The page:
Markets hopeful of a Biden presidency and Republican senate
Investors in London were optimistic that Joe Biden could take the White House but keep tax cuts with a Republican-controlled Senate, as markets closed on Wednesday.
And despite the presidential results from key states still not declared by closing, the London Stock Exchange’s blue-chip index closed the day up.
The FTSE 100 had a rocky day, bouncing up and down – as much as 1% off at points – as new data and results emerged from the US, but eventually closed out up 96.49 points, or 1.7%, at 5,883.26.
German and French traders were equally optimistic, with the French Cac 40 closing up 2.4%, and Frankfurt’s Dax 30 climbing 2%.
“It appears that once again investors are buying into a Joe Biden presidency, despite the race – which could still have days left in it yet – being on a knife-edge,” SpreadEx analyst Connor Campbell said.
He added: “Investors seem to be taking a kind of win-win attitude to the election. Yesterday’s growth was based on the hopes of a blue wave-led stimulus package.
“Now that the race is much tighter, and the Democrats have little chance of taking the Senate, the markets are celebrating the likelihood of preserved tax cuts and no healthcare reform.”
In company news, investors welcomed the news that the UK Government could end up rolling out a vaccine developed by AstraZeneca as early as next month. Shares in AstraZeneca closed up 548p at 8,511p.
Shareholders in Marks & Spencer were pleased to hear that sales at the high street retailer held up over the past six months, helped by the timely launch of the company offering grocery delivery via its Ocado joint venture.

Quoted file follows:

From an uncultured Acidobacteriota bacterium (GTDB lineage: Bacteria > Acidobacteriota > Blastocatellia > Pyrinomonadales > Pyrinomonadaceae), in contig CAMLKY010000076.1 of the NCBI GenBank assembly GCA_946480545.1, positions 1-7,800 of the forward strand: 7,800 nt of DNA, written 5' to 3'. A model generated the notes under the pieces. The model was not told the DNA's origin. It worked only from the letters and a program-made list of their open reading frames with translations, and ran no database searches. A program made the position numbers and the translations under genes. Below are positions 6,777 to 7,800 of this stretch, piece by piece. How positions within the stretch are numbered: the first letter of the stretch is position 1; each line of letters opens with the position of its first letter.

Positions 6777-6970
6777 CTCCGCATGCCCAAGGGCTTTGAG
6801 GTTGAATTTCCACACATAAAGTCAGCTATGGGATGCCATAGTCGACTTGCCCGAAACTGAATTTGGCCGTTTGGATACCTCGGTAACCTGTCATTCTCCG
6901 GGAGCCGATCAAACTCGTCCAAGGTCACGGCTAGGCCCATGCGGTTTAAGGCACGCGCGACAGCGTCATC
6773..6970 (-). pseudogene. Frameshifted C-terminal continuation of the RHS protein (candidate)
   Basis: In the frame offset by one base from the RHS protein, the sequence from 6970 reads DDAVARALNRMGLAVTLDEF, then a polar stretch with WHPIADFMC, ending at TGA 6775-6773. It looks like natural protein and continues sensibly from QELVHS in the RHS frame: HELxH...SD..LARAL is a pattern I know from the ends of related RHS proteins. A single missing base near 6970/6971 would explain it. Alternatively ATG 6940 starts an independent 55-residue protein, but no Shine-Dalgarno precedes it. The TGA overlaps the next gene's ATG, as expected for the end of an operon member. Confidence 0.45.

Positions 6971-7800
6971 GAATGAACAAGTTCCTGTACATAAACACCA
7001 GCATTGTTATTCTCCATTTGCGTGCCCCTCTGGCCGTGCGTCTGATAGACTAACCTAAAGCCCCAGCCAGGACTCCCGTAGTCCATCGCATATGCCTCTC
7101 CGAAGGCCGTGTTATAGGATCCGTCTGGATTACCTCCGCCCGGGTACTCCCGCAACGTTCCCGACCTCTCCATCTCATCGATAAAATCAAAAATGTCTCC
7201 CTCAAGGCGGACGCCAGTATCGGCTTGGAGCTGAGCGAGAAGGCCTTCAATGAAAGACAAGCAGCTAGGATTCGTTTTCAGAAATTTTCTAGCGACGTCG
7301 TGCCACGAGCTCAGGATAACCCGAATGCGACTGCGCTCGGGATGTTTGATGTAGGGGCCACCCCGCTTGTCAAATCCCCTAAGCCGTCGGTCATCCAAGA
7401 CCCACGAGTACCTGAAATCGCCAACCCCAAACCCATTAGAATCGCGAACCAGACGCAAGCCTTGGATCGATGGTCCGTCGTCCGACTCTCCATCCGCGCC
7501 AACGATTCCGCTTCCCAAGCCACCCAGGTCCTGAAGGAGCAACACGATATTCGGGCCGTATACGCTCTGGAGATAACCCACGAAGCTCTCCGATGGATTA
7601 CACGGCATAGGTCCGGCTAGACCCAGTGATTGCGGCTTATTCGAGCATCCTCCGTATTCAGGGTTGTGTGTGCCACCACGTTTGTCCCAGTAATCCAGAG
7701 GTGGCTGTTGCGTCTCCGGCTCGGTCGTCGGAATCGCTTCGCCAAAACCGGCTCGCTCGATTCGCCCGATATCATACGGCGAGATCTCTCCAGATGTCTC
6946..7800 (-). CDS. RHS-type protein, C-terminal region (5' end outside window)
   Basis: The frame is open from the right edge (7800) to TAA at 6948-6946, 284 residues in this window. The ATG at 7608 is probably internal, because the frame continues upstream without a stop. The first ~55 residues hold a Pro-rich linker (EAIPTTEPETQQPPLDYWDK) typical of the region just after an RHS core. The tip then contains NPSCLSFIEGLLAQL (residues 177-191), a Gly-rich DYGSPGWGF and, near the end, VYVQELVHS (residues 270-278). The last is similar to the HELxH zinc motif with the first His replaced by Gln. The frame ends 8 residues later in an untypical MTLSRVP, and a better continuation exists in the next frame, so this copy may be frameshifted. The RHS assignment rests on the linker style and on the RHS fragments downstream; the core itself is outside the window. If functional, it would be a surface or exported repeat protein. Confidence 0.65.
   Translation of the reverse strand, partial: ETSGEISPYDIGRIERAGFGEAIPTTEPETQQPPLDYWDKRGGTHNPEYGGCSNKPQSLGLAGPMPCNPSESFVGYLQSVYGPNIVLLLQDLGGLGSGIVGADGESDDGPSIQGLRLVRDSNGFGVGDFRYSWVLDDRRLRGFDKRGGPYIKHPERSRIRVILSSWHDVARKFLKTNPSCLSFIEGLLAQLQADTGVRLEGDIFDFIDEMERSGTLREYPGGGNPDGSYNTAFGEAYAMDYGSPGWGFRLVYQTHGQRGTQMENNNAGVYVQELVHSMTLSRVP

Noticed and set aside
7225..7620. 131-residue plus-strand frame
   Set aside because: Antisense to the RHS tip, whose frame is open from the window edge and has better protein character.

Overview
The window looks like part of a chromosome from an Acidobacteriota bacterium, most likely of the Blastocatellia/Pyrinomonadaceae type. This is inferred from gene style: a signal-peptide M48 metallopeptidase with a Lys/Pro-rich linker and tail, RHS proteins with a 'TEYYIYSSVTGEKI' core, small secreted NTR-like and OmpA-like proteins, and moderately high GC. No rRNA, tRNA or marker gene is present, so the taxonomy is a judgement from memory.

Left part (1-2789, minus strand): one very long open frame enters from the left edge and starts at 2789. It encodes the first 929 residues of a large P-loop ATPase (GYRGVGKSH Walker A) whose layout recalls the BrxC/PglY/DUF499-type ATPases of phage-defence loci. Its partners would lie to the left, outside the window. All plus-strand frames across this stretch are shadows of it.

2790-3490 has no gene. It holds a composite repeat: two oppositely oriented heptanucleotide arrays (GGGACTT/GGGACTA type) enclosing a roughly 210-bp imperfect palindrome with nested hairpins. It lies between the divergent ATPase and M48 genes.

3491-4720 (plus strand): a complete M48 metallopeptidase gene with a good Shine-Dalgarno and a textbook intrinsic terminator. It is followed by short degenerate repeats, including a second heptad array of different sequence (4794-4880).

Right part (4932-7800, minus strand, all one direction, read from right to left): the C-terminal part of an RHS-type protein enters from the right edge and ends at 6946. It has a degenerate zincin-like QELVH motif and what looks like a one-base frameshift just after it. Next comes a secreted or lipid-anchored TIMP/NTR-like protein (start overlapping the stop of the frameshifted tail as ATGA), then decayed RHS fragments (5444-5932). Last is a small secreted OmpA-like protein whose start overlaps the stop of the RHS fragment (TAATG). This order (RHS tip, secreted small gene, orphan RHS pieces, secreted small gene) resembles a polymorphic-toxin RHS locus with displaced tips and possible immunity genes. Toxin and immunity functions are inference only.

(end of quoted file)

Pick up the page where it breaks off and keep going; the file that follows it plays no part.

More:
Despite falling to a loss for the first time in its history – a pretax loss of £87.6 million – shares closed up 4.5p, or 4.9%, at 96.5p.
Revenue for the six months to September declined 16% to £4.09 billion from £4.86 billion a year before, which was less than first feared.
Lloyds Banking Group announced plans to cut another 1,070 jobs as part of its major restructuring programme to “adapt to customers’ changing needs”. Shareholders took flight, with shares closing down 0.725p at 28.52p – a fall of 2.5%.
Construction firm Morgan Sindall raised its profit outlook revealing it had seen a strong bounceback in business following the end of the spring lockdown.
Bosses also insisted the second English national lockdown will have “minimal impact” on the group – impressing investors enough for shares to close up 86p at 1,250p.
And even ballooning losses at London Southend Airport owner, Stobart Group, was not enough to dampen spirits, with shares closing up 1.39p – or 7.4% – at 20.15p.
Shareholders were happier to take comfort from the bullish update in which bosses said they expect to bounce back from the falls.
The biggest risers on the FTSE 100 were AstraZeneca, up 548p at 8,511p; Avast, up 29.6p at 500p; Ocado, up 131p at 2,561p; Next, up 302p at 6,092p; and Auto Trader, up 26.6p at 594.4p.
The biggest fallers were Standard Chartered, down 17.6p at 354.9p; CRH, down 130p at 2,820p; HSBC, down 14.4p at 332.45p; Barclays, down 2.98p at 110.38p; and Lloyds Banking Group, down 0.725p at 28.52p.